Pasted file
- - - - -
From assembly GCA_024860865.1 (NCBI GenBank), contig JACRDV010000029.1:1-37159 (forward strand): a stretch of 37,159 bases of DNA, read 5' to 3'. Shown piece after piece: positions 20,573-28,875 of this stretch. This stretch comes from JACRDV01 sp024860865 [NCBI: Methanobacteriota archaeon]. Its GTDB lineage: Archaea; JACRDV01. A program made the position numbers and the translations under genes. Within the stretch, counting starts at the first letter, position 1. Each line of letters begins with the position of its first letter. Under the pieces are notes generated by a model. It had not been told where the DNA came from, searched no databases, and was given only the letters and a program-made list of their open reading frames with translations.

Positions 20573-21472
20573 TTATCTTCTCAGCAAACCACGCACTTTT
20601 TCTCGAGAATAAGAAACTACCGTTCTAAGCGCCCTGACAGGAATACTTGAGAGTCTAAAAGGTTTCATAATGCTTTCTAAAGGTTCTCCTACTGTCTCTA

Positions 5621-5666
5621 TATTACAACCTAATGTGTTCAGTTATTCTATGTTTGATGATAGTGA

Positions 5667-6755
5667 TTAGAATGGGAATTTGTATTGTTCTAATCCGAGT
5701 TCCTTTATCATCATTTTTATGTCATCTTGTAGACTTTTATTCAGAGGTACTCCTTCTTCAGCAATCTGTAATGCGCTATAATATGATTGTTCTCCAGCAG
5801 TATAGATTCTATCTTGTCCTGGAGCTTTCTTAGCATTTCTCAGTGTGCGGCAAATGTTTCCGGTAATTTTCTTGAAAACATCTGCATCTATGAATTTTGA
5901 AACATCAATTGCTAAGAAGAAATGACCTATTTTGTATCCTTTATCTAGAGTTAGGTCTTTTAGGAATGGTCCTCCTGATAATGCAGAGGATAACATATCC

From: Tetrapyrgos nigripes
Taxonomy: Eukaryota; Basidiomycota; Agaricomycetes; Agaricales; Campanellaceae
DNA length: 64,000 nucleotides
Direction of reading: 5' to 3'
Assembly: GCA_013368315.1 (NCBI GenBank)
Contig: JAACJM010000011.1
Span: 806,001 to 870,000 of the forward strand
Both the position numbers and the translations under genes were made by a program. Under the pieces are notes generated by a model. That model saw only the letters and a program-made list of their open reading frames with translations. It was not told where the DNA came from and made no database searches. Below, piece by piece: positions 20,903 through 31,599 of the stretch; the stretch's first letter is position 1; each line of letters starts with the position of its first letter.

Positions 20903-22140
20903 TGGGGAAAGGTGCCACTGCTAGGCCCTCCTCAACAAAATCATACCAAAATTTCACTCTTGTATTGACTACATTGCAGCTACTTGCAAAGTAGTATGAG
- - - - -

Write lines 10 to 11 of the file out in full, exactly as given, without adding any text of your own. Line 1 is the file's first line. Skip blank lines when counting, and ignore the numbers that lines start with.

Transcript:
5801 TATAGATTCTATCTTGTCCTGGAGCTTTCTTAGCATTTCTCAGTGTGCGGCAAATGTTTCCGGTAATTTTCTTGAAAACATCTGCATCTATGAATTTTGA
5901 AACATCAATTGCTAAGAAGAAATGACCTATTTTGTATCCTTTATCTAGAGTTAGGTCTTTTAGGAATGGTCCTCCTGATAATGCAGAGGATAACATATCC